Israel /ˈɪzreɪəl/, officially the State of Israel (Hebrew: מְדִינַת יִשְׂרָאֵל, Medīnat Yisrā'el, IPA: [mediˈnat jisʁaˈʔel] ( ); Arabic: دولة إِسرائيل, Dawlat Isrāʼīl, IPA: [dawlat ʔisraːˈʔiːl]), is a country in Western Asia, situated at the southeastern shore of the Mediterranean Sea. It shares land borders with Lebanon to the north, Syria in the northeast, Jordan on the east, the Palestinian territories comprising the West Bank and Gaza Strip on the east and southwest, respectively, and Egypt and the Gulf of Aqaba in the Red Sea to the south. It contains geographically diverse features within its relatively small area. Israel's financial center is Tel Aviv, while Jerusalem is the country's most populous city and its designated capital, although Israeli sovereignty over Jerusalem is not recognized internationally.
On 29 November 1947, the United Nations General Assembly recommended the adoption and implementation of the Partition Plan for Mandatory Palestine. The end of the British Mandate for Palestine was set for midnight on 14 May 1948. That day, David Ben-Gurion, the Executive Head of the Zionist Organization and president of the Jewish Agency for Palestine, declared "the establishment of a Jewish state in Eretz Israel, to be known as the State of Israel," which would start to function from the termination of the mandate. The borders of the new state were not specified. Neighboring Arab armies invaded the former Palestinian mandate on the next day and fought the Israeli forces. Israel has since fought several wars with neighboring Arab states, in the course of which it has occupied the West Bank, Sinai Peninsula (1956–1957, 1967–1982), part of South Lebanon (1982–2000), Gaza Strip and the Golan Heights. It annexed portions of these territories, including East Jerusalem, but the border with the West Bank is disputed. Israel has signed peace treaties with Egypt and with Jordan, but efforts to resolve the Israeli–Palestinian conflict have so far not resulted in peace.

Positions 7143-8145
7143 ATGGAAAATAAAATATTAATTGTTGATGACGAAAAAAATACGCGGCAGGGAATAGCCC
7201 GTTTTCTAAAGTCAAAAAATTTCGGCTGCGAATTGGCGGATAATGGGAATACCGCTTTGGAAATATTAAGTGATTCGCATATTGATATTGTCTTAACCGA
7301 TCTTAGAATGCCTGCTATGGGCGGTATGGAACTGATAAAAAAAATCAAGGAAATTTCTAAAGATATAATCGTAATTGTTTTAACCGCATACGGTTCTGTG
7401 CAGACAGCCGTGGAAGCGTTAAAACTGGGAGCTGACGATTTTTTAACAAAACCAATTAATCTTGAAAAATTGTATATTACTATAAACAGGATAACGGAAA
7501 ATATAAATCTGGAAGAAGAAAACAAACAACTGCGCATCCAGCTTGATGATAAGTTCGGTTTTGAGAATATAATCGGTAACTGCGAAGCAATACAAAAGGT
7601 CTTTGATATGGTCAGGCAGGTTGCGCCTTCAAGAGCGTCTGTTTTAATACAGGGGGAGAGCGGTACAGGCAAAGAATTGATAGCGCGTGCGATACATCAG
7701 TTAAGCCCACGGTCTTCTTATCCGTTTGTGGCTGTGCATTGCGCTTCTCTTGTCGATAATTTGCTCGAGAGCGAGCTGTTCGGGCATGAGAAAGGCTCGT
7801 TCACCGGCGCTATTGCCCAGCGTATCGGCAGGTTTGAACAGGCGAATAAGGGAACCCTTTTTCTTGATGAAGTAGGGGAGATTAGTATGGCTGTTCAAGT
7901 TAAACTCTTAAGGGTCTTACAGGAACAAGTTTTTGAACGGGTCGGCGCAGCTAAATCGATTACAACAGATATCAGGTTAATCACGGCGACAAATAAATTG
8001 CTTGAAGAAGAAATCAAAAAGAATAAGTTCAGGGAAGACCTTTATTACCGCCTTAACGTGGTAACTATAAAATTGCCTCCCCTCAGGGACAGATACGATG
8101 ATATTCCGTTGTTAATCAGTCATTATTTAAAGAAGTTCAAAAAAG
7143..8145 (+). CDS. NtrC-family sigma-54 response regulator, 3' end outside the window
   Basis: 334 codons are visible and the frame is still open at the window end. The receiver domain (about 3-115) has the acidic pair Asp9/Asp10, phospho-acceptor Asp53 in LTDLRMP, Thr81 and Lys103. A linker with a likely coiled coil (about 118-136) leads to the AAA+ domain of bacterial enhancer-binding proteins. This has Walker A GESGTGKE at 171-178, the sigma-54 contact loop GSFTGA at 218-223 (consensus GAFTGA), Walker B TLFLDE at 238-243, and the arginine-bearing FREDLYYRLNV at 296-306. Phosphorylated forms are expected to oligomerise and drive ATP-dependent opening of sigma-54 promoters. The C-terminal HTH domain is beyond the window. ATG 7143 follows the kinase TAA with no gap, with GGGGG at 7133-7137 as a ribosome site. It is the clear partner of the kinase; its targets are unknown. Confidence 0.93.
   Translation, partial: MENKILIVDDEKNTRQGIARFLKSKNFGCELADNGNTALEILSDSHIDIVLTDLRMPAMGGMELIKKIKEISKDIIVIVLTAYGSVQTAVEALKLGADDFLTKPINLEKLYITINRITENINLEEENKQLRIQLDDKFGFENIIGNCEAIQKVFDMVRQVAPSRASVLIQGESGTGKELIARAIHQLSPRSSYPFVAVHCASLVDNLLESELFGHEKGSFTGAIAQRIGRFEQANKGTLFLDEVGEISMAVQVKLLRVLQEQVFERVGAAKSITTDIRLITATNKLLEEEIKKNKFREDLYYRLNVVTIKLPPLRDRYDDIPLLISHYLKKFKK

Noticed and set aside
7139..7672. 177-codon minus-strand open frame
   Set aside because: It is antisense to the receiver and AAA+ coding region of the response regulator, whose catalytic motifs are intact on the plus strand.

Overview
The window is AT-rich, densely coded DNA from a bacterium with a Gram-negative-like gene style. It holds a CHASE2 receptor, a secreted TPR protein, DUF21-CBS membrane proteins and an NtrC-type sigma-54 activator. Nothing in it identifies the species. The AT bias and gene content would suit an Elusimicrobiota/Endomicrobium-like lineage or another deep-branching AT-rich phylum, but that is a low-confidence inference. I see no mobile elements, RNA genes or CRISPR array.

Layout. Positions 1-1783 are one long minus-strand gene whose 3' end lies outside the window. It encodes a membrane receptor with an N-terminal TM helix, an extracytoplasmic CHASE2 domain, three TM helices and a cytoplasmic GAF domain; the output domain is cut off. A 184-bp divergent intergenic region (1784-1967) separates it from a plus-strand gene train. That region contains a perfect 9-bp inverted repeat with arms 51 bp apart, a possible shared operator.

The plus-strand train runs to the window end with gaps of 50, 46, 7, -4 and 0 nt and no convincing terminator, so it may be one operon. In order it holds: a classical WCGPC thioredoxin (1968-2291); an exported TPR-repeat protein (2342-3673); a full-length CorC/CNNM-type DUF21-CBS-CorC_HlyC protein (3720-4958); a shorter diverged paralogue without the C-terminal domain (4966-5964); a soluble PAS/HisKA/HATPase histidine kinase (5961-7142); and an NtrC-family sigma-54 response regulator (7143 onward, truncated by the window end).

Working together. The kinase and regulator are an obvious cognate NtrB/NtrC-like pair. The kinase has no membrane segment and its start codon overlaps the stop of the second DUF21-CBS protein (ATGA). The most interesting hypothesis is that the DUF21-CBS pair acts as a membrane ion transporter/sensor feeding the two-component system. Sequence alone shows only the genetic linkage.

The population of Israel, as defined by the Israel Central Bureau of Statistics, was estimated in 2014 to be 8,146,300 people. It is the world's only Jewish-majority state; 6,110,600 citizens, or 75.3% of Israelis, are Jewish. The country's second largest group of citizens are designated as Arabs, with 1,686,000 people (including the Druze and most East Jerusalem Arabs). The great majority of Israeli Arabs are settled Muslims, with smaller but significant numbers of semi-settled Negev Bedouins; the rest are Christians and Druze. Other minorities include Maronites, Samaritans, Dom people, Black Hebrew Israelites, other Sub-Saharan Africans, Armenians, Circassians, Roma and others. Israel also hosts a significant population of non-citizen foreign workers and asylum seekers from Africa and Asia.
In its Basic Laws, Israel defines itself as a Jewish and Democratic State. Israel is a representative democracy with a parliamentary system, proportional representation and universal suffrage. The Prime Minister serves as head of government and the Knesset serves as Israel's legislative body. Israel is a developed country and an OECD member, with the 43rd-largest economy in the world by nominal gross domestic product as of 2012. The country has the highest standard of living in the Middle East and the fifth highest in Asia, and has one of the highest life expectancies in the world.